Get a general contractor involved, and be his shadow. Learn how, when, and why things are done. Rehabbing is done in a certain logical order and the general will know which crew should start first. (i.e. - you don’t want the drywallers there ready to go before the electrical, plumbing, and insulation are taken care of).
While Danny’s premise about 50 people working at a time does indeed logically add up to a quicker turn around time, it would also create mass chaos in a 750 sq feet house. As a matter of fact, I’d pay to see 50 people working at once in that size home. You could sit out front and sell tickets… it’d be better than going going to the circus. This is reality, not Extreme Home Makeover. Once the General does a walk-through of the property and you point out what you want done he should be able to give you a reasonably accurate time frame for completion. When you sign the contract make sure to put something in there that states “all work to be completed by (date)”, else they will make other jobs with deadlines priority over yours. This can be done with the overall cost, too. “Materials and labor not to exceed (dollar amount)”, or that you must personally authorize any extra costs.
Also make it known to the General that you will want copies of all the original bids by each individual sub-contractor when work is completed. General contractor’s price is usually a percentage of the job and should be in the 10-15% range. With all bids in hand, you can verify that his cut is in line with that range.
The rest of your questions will really depend on the scope of the work. Here in Wisconsin, though, 2 bedroom homes do not sell well no matter if you have 5 bathrooms. Perhaps you’d get better return on your money if you just added two bedrooms and forego the bathroom addition. 3 bedroom homes are also much easier to sell as they are more accommodating to different family sizes. If it’s a 2 bedroom home you’re going to limit yourself. Perhaps this is different in CA, though, and extra bathrooms are the way to go. Running “comps” (comparable sales) from a couple should be able to tell you the best way to go. If 2/2 houses sell for about the same as 3/1 houses, it’d still be better to go the 3/1 route as it’ll be much less expensive to add two bedrooms than it will be to add one bedroom and a bathroom. Rough-in plumbing costs alone for a new bathroom will set you back $3000-$5000, depending on how difficult it is to run the drain lines. (this is just the labor cost) The pressure lines are pretty simple to run and fit almost anywhere, whereas a 4" PVC drain line that has to be pitched 1/8" to 1/4" per foot, and must be vented correctly can take careful planning.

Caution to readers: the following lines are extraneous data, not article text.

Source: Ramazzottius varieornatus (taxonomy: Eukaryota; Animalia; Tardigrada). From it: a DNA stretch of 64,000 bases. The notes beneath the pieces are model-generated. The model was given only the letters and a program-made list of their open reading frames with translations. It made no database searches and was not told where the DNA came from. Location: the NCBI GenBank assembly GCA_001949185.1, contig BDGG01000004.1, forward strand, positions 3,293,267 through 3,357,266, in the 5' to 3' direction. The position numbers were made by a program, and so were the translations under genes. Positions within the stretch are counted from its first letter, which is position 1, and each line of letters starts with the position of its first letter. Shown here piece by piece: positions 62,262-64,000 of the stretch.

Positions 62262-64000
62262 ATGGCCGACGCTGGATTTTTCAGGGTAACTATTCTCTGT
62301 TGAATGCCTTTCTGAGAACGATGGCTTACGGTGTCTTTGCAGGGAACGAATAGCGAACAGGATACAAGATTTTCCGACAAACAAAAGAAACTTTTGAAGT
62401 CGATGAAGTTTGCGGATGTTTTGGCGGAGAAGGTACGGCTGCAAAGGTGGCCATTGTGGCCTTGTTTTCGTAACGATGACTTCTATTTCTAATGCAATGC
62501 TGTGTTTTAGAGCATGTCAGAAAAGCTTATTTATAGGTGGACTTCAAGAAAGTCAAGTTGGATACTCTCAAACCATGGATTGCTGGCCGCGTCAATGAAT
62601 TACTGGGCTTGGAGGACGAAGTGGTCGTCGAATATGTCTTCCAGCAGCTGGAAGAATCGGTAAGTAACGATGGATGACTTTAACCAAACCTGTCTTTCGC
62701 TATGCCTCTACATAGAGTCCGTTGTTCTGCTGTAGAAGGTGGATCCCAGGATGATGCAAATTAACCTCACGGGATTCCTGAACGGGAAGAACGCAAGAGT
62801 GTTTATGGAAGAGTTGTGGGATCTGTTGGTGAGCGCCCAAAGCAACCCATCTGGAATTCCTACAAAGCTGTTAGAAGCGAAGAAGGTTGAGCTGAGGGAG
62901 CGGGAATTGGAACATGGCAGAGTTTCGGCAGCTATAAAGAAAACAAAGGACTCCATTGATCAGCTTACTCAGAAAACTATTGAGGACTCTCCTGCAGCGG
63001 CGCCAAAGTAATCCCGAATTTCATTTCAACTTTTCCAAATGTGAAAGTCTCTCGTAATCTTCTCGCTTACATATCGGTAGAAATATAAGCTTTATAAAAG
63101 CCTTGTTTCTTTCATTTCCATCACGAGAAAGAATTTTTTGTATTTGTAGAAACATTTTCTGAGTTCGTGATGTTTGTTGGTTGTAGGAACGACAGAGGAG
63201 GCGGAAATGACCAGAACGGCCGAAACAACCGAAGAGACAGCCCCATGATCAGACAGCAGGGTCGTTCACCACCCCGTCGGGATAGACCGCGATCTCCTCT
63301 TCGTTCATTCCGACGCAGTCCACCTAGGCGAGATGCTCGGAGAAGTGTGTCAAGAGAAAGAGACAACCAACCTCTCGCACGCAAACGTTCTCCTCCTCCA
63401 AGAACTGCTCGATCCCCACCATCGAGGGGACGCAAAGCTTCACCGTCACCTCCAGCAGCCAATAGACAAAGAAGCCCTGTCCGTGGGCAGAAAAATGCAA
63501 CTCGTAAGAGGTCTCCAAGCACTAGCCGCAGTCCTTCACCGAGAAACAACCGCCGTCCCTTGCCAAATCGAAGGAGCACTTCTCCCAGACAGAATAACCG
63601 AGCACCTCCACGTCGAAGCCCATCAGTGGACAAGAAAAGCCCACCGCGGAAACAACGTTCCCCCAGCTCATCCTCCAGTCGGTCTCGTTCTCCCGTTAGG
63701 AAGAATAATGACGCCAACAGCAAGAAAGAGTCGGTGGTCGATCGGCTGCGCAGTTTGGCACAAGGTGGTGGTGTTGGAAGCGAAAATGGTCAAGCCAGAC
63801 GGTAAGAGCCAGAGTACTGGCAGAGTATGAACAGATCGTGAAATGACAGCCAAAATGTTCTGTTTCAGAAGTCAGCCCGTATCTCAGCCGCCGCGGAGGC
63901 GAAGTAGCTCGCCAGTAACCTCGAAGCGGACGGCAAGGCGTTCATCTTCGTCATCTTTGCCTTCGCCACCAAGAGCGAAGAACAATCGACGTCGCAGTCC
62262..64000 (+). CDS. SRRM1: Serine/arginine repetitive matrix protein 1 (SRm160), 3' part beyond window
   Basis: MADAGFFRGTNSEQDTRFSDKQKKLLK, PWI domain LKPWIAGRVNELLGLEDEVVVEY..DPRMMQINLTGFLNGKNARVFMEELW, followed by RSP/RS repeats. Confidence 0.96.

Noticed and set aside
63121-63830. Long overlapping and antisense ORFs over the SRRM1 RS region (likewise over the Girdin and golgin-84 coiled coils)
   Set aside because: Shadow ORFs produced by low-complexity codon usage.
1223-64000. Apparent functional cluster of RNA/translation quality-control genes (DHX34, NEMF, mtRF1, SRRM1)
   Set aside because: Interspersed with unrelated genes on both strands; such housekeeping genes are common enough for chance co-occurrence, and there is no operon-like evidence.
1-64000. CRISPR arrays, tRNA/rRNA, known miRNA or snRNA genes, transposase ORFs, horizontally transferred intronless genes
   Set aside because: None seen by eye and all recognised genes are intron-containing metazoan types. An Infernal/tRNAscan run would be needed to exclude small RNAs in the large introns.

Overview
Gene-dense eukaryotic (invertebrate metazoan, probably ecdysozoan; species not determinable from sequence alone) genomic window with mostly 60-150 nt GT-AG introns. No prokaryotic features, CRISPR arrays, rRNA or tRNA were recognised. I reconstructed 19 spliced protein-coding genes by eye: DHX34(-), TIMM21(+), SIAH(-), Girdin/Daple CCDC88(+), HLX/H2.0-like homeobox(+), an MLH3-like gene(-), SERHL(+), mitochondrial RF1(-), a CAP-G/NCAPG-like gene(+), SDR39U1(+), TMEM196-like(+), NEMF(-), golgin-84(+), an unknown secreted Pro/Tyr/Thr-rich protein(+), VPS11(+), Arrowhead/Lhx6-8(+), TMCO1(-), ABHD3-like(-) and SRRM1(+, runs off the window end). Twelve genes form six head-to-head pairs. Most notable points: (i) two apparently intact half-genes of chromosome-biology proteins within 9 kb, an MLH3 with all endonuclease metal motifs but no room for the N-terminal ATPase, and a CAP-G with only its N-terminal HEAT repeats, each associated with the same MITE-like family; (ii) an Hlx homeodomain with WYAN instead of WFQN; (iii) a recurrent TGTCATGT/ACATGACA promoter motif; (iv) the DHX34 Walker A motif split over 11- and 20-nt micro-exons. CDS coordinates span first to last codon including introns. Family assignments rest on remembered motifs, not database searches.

Running the electrical is easy, but you’ll have to run a new circuit into the breaker box and if you haven’t worked with electricity before I would let an electrician do that, as there is something like 12,000 volts running into that box. Outlets in bedrooms are usually spaced roughly 6 feet apart from one-another in new construction, but I’d say every 12 feet, or roughly one per wall in an average sized bedroom is enough. Bathrooms generally only have one or two outlets, and they must be GFCI outlets (Ground Fault Circuit Interrupter). That way the outlet itself will “trip” if there is a fault and the incoming/outgoing voltage isnt roughly equal. GFCIs are now required by code in all kitchens, bathrooms, and other places where water may be present, such as basements.
If you are going to go ahead with adding a bathroom, I would ask a plumber specifically where he’d have the easiest time running the drain lines. Perhaps there’s an ideal spot to create the new bathroom which would allow an easy tap into the existing soil stack (the large 4" main line, usually PVC or cast iron). The easier time he has roughing in the plumbing, the less it’ll cost you.
I could go on for days about just the rehab part of the scenario, and that’s without touching on the real estate portion. There is a specific book that’ll help you with your remodeling efforts, though, and that is the RS Means Residential Cost Data book. It is essentially the price guide that contractors use to price out jobs. This book will tell you if the bids you’re getting are in line.
You can pick it up at Home Depot or Barnes and Noble for about half price, usually.